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Tuesday, 22 January, 2019

Gold standard stamp of compliance an option in anti-doping negotiations

Karen Kenny enjoys a welcome win on Hard Times at Listowel after recovering from serious head injuries
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Over the past fortnight, we’ve seen the irreproachable national sporting and social institution that is the GAA indisputably reproached following the revelation that a third inter-county footballer has tested positive for a banned substance.

Not only did the news that Kerry’s Brendan O’Sullivan had tested positive for the stimulant methylhexanamine make the national press, it was also picked up internationally, both in Britain and the US. That’s the whole world in GAA terms.

The reason it generated such intrigue was the appalling manner in which O’Sullivan served an 11-week ban in secret before the story emerged.

As was the case in 2015 when Monaghan’s Thomas Connolly tested positive for stanozolol – an anabolic steroid sadly familiar in racing parlance these days – O’Sullivan was absolved of intent to dope or knowingly taking an illegal performance enhancing substance.

O’Sullivan and Connolly both sourced ‘contaminated’ products by their own volition, and much of the critical coverage has focused on the tone of a defence that turns on the GAA being an amateur game comprised of the purest form of sportspeople with little to gain from performance enhancing substances.

Still, this is competitive sport at the highest level, so let’s not kid ourselves that lines aren’t crossed in the quest for an edge.

Significantly, the O’Sullivan case is another reminder of how layers of veneer can be stripped away from a sport recognised internationally as a model of Irish excellence and virtuosity. 

It only requires a handful of stakeholders to give into temptation and a regulator to fail to display meaningful authority for perceptions to be sullied. A void left by any perceptible transparency or recognisable authority is invariably filled by assumption and insinuation.

With that in mind, the ongoing impasse between the Irish Thoroughbred Breeders’ Association and the Turf Club is doing nothing to convince the watching world that our breeding and nursery sector is as clean as we’d like to believe it is.

The Turf Club is seeking the jurisdiction it requires to implement robust testing procedures for young stock, with the indefensible issue of notice undermining the path to credibility.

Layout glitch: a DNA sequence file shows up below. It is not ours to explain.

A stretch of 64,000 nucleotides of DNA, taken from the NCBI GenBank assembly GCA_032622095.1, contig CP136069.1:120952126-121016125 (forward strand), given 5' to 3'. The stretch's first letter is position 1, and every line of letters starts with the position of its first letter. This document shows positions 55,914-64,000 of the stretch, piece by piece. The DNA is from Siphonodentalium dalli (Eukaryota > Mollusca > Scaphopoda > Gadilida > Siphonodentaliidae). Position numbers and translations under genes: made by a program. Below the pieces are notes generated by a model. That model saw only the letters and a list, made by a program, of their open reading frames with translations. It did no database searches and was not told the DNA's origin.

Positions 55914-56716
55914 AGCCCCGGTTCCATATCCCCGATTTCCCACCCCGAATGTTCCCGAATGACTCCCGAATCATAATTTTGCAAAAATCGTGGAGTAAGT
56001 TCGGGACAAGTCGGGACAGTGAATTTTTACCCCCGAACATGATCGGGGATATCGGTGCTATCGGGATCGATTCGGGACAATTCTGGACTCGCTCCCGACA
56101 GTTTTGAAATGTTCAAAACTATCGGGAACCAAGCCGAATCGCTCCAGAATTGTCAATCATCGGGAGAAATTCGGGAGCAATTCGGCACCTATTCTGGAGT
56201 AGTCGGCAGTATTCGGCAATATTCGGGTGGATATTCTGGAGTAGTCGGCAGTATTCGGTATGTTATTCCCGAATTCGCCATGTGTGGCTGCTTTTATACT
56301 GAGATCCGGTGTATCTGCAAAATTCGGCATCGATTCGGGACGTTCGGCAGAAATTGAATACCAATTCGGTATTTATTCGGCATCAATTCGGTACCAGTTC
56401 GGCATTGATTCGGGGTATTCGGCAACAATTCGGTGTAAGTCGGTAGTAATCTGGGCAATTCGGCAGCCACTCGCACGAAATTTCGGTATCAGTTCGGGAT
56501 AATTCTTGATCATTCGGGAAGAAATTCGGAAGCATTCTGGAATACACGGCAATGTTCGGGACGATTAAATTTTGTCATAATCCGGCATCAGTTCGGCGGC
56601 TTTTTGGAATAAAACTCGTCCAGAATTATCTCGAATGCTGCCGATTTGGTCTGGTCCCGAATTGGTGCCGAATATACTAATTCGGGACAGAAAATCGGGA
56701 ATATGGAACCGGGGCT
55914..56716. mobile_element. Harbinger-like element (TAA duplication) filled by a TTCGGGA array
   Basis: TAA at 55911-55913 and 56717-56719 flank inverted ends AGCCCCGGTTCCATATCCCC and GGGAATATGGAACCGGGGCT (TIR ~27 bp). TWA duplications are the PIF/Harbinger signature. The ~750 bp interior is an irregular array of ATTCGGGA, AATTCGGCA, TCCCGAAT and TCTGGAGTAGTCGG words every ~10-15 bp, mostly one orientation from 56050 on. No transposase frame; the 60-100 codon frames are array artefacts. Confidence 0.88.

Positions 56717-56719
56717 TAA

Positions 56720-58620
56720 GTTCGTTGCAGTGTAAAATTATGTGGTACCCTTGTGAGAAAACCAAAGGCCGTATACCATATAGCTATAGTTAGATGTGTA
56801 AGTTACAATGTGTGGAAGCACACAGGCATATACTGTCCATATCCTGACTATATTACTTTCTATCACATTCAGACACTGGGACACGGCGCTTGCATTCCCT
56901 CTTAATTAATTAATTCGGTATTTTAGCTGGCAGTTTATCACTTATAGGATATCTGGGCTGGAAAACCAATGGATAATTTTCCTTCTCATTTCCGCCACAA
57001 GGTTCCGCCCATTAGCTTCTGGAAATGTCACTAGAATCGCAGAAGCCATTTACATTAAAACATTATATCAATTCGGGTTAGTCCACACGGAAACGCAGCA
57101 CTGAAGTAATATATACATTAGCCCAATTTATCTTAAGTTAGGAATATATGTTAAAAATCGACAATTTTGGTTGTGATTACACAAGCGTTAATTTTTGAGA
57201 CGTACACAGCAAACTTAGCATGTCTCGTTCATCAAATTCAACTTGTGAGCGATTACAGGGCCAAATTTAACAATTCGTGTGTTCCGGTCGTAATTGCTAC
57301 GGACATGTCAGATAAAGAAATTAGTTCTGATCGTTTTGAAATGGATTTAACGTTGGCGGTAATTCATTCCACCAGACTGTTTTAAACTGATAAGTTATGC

Of course, because it is logistically impossible to license all breeders, traders and pinhookers etc, the ITBA is not compelled to sign up to any anti-doping charter, so – unbelievably – an alternative strategy may yet be required.

There is a suggestion that the fall-back option might be an opt-in ‘Gold Standard’ of some description, which, in short, would put the onus on anyone consigning a horse at public auction to have registered in advance to be bound by the Turf Club’s testing regime.

Those who do would have a stamp to that effect on the page of their lots, a badge of honour whose absence would speak volumes.

The logo would imply that a vendor rejects the use of illegitimate substances such as anabolic steroids or growth hormones, and that they are happy to be regulated by the Turf Club anti-doping policies.

Purchasers could draw their own conclusions about any lot that isn’t accompanied by the testing compliant insignia.

That would be a scenario that should prove an especially expedient deterrent, one with the potential to protect the international reputation of our thoroughbred industry.

Ultimately, it isn't enough to state that everything is beyond reproach without being seen to demonstrate as much.

O'Brien's genius

Aidan O’Brien’s exquisite Epsom exploits reaffirmed his genius and keeps a tilt at Bobby Frankel’s elusive record of 25 Group 1 wins in a year on the radar.

It is worth noting, though, that a fast start doesn’t necessarily equate to sustained supremacy. At this stage in 2012, the Ballydoyle phenomenon had won seven of the available nine Group 1s to this year’s six, yet he ended up with ‘just’ 15 in total. It is never simple.

Of course, the glorious redemption of Padraig Beggy was the most endearing element to Epsom this year. 

O’Brien is known for looking to impose his own abstemious ideals on his work force, the same as his mentor Jim Bolger has always done, without ever forcing their standards on anyone.

Such clean living is not for everyone, but the Derby-winning Beggy, having been banned for 15 months after testing positive for cocaine in Australia in 2014, is one of many impressionable staff at Ballydoyle to have benefited from his boss’s influence in that regard over the years. Such pastoral impact is an often unseen strand of O’Brien’s legacy that will continue to endure.

Likewise, Karen Kenny’s victory aboard Hard Times at Listowel on Sunday, over a year after returning from the serious head injuries she suffered at Tramore in 2014, was a happy outcome.

Moments earlier on Sunday, Shane Prendergast sadly incurred similarly traumatic injuries at Ballingarry, at the end of a point-to-point season in which Stella McGrath began the long road to recovery after suffering head and neck injuries at Glenbane in April.

Race riding is an attritional vocation that will always carry an elevated element of risk, and we should never take for granted the courage that defines a jockey’s existence.

At this juncture, Prendergast’s nearest and dearest might not recognise the hope in Kenny’s victory at Listowel, but these guys and gals are a resilient bunch. Here's to the 19-year-old making a full and timely recovery.

It only requires a handful to give into temptation and a regulator to fail to display meaningful authority for perceptions to be sullied
E.W. Terms
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